|Taxation in the Ottoman Empire|
Historically, cizye had been a poll-tax on nonmuslims which, in the Ottoman Empire, was theoretically a substitute for military service, as Christians and people of other religions were not permitted to bear arms. Over time, the transition from feudal conscripts to professional armies led to many members of the Muslims public, paying a charge in lieu of military service, too.
However, the Khatt-i Humayun firman in 1856 - a cornerstone of the tanzimat reform process - explicitly granted more equal tax treatment to people of all religions. This would have abolished the use of the cizye system to maintain an all-Muslim army; but there was little interest in creating a multi-faith army, so the Porte replaced the cizye with bedl-i askeri, a tax which was only payable by non-Muslims who would have been liable for conscription. The bedl-i askeri was set at 50 lira per person. Not all men within a certain age-range would have been liable for conscription (in order to maintain a certain size of army), so only certain individuals were liable - and the proportion shrank as the empire's population grew. Over time, this bedl-i askeri began to be shared out amongst most nonchristian men, not just those who would have been conscripted, so the new tax came to resemble the old cizye again, and each person's share might only be 5 to 7 piasters.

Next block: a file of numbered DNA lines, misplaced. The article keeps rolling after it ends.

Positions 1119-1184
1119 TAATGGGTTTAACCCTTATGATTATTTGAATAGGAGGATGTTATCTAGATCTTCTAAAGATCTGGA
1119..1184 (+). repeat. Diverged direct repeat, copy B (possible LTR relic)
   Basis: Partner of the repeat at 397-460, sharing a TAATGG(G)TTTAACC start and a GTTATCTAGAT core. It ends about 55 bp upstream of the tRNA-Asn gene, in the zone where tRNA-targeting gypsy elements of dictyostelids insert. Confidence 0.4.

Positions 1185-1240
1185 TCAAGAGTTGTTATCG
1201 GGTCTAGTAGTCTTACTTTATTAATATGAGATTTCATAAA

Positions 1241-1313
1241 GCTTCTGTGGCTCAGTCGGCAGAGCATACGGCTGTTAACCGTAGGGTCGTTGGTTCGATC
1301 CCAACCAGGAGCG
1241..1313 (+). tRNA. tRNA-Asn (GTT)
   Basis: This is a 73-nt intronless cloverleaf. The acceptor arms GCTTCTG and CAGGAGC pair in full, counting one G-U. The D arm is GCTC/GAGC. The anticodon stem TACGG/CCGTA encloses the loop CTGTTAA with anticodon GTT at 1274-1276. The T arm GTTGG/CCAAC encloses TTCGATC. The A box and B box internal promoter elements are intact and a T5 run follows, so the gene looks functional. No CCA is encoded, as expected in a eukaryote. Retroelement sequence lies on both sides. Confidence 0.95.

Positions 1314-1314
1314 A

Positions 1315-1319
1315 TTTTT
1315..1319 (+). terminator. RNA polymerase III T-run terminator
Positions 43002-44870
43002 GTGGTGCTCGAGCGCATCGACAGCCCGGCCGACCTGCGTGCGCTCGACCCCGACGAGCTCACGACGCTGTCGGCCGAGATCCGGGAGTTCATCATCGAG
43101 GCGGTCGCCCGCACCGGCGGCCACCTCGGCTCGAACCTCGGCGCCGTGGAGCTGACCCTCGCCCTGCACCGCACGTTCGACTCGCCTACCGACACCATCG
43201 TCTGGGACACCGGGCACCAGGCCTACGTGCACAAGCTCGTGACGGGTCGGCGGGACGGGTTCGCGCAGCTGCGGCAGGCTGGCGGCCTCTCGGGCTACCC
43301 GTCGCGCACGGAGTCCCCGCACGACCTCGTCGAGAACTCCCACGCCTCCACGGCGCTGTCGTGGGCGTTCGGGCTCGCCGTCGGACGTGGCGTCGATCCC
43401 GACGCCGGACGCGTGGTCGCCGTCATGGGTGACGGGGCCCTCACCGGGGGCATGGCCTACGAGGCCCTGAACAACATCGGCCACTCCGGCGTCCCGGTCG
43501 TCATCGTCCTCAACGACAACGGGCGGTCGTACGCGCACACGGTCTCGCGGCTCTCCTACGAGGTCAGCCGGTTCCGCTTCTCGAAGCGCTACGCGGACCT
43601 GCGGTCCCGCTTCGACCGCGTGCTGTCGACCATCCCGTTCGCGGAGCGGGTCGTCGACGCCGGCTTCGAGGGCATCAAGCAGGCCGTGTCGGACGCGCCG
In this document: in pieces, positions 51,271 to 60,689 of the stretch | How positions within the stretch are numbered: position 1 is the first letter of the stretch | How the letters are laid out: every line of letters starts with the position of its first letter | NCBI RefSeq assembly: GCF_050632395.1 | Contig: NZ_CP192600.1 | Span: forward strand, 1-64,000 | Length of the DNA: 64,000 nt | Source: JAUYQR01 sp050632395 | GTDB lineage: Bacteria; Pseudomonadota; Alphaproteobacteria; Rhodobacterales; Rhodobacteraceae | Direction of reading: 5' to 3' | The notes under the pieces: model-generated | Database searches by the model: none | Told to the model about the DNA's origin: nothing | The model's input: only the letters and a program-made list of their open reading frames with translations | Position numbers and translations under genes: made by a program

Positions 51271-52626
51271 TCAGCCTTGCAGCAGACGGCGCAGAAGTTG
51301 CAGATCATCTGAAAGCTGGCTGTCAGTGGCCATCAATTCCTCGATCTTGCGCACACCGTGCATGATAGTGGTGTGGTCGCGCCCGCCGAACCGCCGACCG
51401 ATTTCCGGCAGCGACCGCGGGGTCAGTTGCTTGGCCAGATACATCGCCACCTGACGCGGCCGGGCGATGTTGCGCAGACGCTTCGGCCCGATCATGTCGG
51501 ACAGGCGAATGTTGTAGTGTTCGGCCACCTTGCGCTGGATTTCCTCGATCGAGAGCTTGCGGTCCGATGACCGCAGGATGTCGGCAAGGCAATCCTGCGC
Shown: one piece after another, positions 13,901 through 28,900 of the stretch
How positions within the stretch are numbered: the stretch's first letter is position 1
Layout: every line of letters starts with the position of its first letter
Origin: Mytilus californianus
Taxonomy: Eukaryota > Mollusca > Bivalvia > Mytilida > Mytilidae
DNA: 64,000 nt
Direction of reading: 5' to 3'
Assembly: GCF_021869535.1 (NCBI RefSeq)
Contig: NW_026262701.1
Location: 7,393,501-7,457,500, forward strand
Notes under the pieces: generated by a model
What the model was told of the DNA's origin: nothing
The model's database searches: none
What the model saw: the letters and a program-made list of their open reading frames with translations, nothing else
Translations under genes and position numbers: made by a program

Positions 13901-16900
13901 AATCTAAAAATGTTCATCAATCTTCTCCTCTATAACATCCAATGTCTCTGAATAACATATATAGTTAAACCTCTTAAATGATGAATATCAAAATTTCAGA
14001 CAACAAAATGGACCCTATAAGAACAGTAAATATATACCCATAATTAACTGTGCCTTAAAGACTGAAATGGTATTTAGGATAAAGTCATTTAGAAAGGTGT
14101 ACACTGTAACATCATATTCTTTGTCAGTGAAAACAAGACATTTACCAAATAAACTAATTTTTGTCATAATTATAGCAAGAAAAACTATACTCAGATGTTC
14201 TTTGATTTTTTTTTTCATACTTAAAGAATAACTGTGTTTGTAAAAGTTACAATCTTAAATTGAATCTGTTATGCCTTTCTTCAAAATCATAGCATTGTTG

The term "askeri" literally meant "military", but over the course of Ottoman history it had come to refer to a ruling class; civil servants, ulema, and officers - set in contrast to the raya - who were taxpayers rather than decision-makers.
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